Friday, November 30, 2012

Skyfall Review

Daniel Craig in Skyfall

There's a moment towards the end of the fabulous Casino Royale that hints at new possibilities for the James Bond franchise : James and Vesper, having recovered from odious torture at the hands of "Le Chiffre" (Mads Mikkelsen) embrace lovingly on a beach, and James reveals his plan to leave his life of espionage behind: "You do what I do for too long and there won't be any soul left to salvage," he laments to Vesper. The scene is escapist, romantic and has an undertone of tragedy, of course, for we know they won't be allowed to run away together. For one of the first times since Connery, Bond isn't a cliché.

Skyfall continues the trend of shaping Bond into a much rounder character than in previous movies, complicating his relationship with M and giving us a glimpse into his childhood home in Scotland, where the movie's climax takes place. The film received rave reviews and it's easy to see the attraction: a terrific villain played with aplomb, a deftly shot rooftop fight sequence set against the lights of Shanghai, and several updates of bond characters and conventions. Here the villain is after something much more personal than  "world domination," Bond finds himself probed sexually by his captor, and Moneypenny is no longer merely a secretary. We also have a charming new Q played by Ben Whishaw. Adele even sings one of the best Bond theme songs. All of this is to be applauded.    

Yet despite these updates, Skyfall presents a different type of conservatism. Never mind that the sexism is still here: indeed the Bond girl, a sex-slave, played by the beautiful Bérénice Marlohe, isn't exactly liberated by Bond, quite the opposite. No, the real conservatism happens when the violence explodes in London. It was a bold move to eliminate the ubiquitous threat from abroad and turn England into its own worst nightmare, yet as the chaos unfolds and M reads a Tennyson poem (which Judi Dench reads well, of course), the movie starts to feel like a defense of enhanced security measures. Never before has James Bond been so tied to the institution he works for. And when the villain, with a click of a button, sends a tube train crashing through a ceiling towards Bond, we feel that we might have entered Gotham and woken up in a Christopher Nolan movie. Skyfall, then, starts to become too dark, too much about MI:6 and M, and not enough about Bond.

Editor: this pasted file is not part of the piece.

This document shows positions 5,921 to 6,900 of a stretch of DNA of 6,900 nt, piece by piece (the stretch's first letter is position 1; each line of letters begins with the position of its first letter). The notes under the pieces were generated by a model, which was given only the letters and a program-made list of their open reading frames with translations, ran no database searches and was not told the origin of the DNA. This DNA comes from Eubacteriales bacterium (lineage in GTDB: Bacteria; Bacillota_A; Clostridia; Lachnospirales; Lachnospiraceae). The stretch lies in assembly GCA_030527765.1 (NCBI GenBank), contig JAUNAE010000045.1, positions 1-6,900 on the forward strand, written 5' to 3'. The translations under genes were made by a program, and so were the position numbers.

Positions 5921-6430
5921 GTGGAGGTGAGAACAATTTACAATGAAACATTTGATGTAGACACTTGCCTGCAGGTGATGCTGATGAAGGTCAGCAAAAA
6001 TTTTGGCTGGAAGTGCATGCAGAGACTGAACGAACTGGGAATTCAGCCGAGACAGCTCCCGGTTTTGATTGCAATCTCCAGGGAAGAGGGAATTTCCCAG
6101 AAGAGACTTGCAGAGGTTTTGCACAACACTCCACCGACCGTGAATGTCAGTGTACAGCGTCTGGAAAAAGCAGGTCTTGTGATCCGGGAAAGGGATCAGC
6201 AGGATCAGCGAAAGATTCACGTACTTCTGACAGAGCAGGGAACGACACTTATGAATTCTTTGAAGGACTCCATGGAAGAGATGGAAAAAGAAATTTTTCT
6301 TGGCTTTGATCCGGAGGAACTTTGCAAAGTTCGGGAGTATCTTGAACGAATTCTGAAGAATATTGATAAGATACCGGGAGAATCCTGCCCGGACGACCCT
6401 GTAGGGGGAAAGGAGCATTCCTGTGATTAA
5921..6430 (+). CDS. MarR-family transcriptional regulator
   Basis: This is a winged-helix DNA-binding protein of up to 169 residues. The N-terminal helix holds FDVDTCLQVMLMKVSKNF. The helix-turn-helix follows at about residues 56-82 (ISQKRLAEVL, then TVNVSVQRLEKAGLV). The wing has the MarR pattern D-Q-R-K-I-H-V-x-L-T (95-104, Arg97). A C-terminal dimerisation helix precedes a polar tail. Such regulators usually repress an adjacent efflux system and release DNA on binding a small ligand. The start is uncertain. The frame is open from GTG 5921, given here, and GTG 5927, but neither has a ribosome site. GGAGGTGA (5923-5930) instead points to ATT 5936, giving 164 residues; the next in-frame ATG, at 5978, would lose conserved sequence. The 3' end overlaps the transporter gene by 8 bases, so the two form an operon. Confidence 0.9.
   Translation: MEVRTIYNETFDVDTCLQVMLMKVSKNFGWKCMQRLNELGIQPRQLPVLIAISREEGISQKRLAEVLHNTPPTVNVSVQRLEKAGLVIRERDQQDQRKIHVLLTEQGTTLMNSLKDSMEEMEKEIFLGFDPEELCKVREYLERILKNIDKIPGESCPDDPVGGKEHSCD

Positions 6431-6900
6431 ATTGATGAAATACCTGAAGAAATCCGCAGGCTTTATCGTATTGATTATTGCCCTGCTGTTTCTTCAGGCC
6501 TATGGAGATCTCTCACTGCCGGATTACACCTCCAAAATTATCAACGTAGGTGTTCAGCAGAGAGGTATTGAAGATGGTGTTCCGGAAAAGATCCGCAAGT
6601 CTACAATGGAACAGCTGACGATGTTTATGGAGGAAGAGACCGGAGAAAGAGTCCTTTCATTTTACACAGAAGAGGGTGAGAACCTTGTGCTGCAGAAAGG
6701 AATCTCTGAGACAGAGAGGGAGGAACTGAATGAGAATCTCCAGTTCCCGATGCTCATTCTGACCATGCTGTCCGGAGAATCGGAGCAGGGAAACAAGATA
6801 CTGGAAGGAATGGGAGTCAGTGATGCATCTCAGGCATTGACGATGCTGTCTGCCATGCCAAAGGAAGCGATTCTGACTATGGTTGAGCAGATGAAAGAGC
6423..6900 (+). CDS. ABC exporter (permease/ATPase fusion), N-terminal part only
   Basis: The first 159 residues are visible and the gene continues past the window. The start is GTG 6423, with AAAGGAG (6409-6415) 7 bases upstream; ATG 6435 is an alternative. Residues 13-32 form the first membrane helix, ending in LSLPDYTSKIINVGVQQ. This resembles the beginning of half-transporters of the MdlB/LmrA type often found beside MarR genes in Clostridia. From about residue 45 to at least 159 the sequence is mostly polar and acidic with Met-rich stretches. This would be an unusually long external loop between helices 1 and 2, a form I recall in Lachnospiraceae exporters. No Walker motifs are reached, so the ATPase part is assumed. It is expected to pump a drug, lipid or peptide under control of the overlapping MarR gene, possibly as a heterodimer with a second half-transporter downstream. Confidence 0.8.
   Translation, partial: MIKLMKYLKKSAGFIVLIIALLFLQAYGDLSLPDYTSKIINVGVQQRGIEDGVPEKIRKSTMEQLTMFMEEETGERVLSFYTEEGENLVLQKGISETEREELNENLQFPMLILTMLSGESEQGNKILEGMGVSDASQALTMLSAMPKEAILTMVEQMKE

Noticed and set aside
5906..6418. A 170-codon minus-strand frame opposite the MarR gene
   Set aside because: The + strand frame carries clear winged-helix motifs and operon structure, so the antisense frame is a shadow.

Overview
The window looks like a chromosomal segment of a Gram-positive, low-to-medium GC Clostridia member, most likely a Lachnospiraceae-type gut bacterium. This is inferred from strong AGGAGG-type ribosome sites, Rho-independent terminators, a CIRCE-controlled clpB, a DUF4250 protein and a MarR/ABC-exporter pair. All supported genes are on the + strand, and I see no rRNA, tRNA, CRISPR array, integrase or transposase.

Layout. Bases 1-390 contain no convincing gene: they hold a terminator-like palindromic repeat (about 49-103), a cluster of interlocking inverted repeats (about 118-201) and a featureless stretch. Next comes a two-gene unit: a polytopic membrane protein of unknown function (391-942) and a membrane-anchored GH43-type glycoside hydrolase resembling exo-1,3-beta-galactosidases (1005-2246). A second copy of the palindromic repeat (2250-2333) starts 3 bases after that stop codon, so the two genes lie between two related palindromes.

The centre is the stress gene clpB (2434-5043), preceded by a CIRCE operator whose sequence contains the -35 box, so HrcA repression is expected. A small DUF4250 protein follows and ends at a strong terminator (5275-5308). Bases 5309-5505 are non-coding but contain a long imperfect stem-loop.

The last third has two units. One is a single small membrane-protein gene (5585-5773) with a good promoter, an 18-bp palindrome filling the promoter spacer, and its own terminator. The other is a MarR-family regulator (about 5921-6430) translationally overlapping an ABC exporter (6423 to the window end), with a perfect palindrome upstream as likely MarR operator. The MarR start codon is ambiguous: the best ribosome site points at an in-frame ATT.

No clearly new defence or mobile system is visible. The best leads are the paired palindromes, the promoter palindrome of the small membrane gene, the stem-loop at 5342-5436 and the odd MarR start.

What's missing here is the romance that marked the Connery films: the shot of Ursula Andress emerging out of the water has been replaced by an image of Woolf Blitzer on a television screen. Frankly, I don't go to a James Bond movie to see Woolf Blitzer's head in it; I go precisely to avoid that image. Some people have said that Craig is the best Bond ever, and while he's done an excellent job with the role, let's not forget that Connery looked equally at home playing golf as as he did killing a man. In Connery's hands, Bond was a black sheep, loyal to queen and country, and incomparably cool.  So, while Skyfall is well done in many ways and certainly an interesting revision of the franchise, it lacks the charm that marked Connery's best films. 
Not even traveling "back in time" to take a ride with Bond in his Aston Martin could capture that charm.


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